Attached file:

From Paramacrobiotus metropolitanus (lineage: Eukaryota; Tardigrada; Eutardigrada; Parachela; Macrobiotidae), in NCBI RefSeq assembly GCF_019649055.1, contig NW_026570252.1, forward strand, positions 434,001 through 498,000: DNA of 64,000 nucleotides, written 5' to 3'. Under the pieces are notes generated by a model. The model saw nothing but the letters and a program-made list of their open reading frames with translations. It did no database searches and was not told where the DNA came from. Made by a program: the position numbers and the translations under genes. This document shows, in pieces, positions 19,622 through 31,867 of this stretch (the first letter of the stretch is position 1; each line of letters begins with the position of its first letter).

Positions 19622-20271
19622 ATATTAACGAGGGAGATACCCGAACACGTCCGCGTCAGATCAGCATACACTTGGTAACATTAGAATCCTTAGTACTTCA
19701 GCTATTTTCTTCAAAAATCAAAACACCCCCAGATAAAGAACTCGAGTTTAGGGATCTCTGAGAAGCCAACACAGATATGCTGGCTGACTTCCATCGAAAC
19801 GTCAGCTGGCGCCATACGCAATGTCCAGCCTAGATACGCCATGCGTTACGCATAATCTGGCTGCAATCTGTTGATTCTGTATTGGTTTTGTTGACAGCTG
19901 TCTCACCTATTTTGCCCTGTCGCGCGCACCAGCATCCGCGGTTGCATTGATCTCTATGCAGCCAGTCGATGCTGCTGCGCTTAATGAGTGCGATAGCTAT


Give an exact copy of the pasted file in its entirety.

From Paramacrobiotus metropolitanus (lineage: Eukaryota; Tardigrada; Eutardigrada; Parachela; Macrobiotidae), in NCBI RefSeq assembly GCF_019649055.1, contig NW_026570252.1, forward strand, positions 434,001 through 498,000: DNA of 64,000 nucleotides, written 5' to 3'. Under the pieces are notes generated by a model. The model saw nothing but the letters and a program-made list of their open reading frames with translations. It did no database searches and was not told where the DNA came from. Made by a program: the position numbers and the translations under genes. This document shows, in pieces, positions 19,622 through 31,867 of this stretch (the first letter of the stretch is position 1; each line of letters begins with the position of its first letter).

Positions 19622-20271
19622 ATATTAACGAGGGAGATACCCGAACACGTCCGCGTCAGATCAGCATACACTTGGTAACATTAGAATCCTTAGTACTTCA
19701 GCTATTTTCTTCAAAAATCAAAACACCCCCAGATAAAGAACTCGAGTTTAGGGATCTCTGAGAAGCCAACACAGATATGCTGGCTGACTTCCATCGAAAC
19801 GTCAGCTGGCGCCATACGCAATGTCCAGCCTAGATACGCCATGCGTTACGCATAATCTGGCTGCAATCTGTTGATTCTGTATTGGTTTTGTTGACAGCTG
19901 TCTCACCTATTTTGCCCTGTCGCGCGCACCAGCATCCGCGGTTGCATTGATCTCTATGCAGCCAGTCGATGCTGCTGCGCTTAATGAGTGCGATAGCTAT